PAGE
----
Davis (pauses): Right. Like you did something, and I took you to the police station. Remember that?

    Karen: You did not—I was riding along! I’m your partner! I belong at the police station.

    Davis (slanted deflated smile, pauses): Ok, smarty pants. Then how do I take someone to the police station? Huh? Tell me that.

    Karen (matter-of-factly): You have to arrest them first.

    Davis: Ok. So, what can I arrest someone for…? Oh! For resisting arrest!

    Karen: (rolls eyes)

    Davis (just as Oscar sits down at the table): Hey, Oscar. I want to arrest you.

    Oscar: What for!?

    Davis: So I can take you to the police station.

    Oscar: Why?! What did I do?!

    Davis: Are you resisting arrest?

    Oscar: No! I’m not resisting arrest! Are you arresting me?

    Davis: Why? Are you resisting arrest?

    Oscar: What are you talking about?! You can’t arrest me!

    Davis: If you’re resisting arrest, then I’ll have to arrest you.

    Oscar (looks angry, but passive): I’m not resisting arrest! Go ahead. Arrest me. See if I resist.

    Davis: I might have to. It seems like you’re resisting.

    Oscar: (waves Davis off)

    Davis: Karen. Do I have probable cause?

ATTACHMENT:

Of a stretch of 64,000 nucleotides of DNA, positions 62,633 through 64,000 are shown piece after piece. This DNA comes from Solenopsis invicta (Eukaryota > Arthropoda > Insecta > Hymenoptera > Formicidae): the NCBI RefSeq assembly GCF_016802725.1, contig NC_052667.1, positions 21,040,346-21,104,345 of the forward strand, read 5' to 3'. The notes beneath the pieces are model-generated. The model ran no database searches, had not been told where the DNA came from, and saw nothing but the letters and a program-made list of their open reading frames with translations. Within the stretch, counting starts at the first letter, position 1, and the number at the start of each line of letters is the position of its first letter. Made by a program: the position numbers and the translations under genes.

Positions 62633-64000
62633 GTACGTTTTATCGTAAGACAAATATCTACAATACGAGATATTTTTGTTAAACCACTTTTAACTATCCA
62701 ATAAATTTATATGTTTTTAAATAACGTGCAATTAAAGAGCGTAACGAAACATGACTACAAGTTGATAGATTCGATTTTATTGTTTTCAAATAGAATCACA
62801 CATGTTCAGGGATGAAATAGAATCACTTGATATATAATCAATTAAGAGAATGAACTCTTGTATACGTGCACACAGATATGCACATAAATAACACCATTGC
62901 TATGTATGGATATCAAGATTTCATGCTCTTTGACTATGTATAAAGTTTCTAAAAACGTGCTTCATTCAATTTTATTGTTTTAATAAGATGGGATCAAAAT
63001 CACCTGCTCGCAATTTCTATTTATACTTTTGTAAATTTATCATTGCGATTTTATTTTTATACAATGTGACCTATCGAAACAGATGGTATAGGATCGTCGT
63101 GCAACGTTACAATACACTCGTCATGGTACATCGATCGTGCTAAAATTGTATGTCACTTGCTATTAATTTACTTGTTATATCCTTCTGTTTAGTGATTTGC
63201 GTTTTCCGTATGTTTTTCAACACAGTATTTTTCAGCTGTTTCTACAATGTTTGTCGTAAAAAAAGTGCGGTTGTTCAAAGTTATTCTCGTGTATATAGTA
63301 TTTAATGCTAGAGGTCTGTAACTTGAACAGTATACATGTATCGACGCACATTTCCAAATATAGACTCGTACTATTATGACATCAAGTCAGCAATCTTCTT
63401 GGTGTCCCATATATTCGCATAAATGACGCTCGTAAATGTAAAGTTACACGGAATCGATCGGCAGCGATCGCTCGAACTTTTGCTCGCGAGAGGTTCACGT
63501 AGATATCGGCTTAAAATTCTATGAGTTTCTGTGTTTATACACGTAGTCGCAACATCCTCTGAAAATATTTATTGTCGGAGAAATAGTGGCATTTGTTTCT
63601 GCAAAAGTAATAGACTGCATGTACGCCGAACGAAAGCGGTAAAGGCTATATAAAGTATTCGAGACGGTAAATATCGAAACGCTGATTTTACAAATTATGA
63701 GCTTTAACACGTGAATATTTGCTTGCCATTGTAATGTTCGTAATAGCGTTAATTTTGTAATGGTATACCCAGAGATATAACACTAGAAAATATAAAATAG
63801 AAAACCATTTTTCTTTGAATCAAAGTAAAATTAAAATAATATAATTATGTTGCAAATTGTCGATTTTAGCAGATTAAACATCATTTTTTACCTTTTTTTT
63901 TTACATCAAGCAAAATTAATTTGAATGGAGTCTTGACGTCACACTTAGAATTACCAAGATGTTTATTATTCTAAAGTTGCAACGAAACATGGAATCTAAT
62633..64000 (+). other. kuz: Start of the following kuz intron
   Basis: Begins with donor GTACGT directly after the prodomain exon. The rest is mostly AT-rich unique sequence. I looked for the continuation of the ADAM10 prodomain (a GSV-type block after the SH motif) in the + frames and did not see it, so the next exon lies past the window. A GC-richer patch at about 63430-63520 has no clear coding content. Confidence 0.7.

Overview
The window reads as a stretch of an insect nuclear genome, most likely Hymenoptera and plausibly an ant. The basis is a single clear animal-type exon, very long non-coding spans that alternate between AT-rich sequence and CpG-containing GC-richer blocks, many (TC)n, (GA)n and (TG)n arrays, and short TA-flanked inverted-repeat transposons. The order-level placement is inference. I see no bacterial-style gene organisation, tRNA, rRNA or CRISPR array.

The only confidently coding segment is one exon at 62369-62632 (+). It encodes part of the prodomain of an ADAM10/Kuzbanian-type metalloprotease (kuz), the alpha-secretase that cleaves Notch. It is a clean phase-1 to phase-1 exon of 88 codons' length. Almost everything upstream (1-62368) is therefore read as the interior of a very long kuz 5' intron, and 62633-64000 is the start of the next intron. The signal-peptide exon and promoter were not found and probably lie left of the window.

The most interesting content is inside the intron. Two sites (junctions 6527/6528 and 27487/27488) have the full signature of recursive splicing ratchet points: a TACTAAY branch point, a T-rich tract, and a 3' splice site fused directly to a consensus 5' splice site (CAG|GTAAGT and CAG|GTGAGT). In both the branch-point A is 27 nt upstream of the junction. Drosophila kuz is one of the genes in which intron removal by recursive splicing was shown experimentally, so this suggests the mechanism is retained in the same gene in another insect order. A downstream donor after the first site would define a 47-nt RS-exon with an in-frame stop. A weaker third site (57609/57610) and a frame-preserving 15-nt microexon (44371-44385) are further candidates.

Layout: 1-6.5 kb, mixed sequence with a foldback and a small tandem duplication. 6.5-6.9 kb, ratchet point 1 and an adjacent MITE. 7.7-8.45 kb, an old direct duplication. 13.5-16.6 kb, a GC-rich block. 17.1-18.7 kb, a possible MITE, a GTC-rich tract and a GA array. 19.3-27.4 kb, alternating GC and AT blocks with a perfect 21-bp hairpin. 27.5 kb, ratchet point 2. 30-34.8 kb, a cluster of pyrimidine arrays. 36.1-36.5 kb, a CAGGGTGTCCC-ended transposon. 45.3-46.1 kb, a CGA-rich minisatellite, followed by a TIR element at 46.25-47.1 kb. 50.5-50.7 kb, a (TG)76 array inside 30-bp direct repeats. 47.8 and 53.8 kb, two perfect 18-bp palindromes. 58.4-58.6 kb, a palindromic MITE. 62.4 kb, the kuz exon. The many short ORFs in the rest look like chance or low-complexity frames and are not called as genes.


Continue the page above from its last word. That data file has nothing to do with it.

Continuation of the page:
Karen: (stares blankly-but-unbelieving at Davis)

    Davis: Oscar, if I told you that I’m arresting you, would you resist?

    Oscar: I’m not answering that!

    Davis (to Karen): It looks like he’s resisting.

    Oscar: I will not stand for this nonsense! You can’t arrest me!

    Davis: If you resist, then I may have to.

    Oscar: I’m not resisting arrest! Karen, tell him I’m not resisting arrest!

    Davis: I don’t know. I think you might be resisting arrest.

    Oscar: I am not resisting arrest. I’m resisting being arrested for resisting arrest.

    Davis (silent for about twenty seconds, then): But, can I arrest you? Please?

    Oscar: Absolutely not.

    Davis: But I thought we were friends.

    Oscar (smiles): That was your shadow talking!

    Davis: I have a shadow?

    Karen (raises arm as she stares at the table, with raised eye brows): Here. (and immediately flops arm back on the table)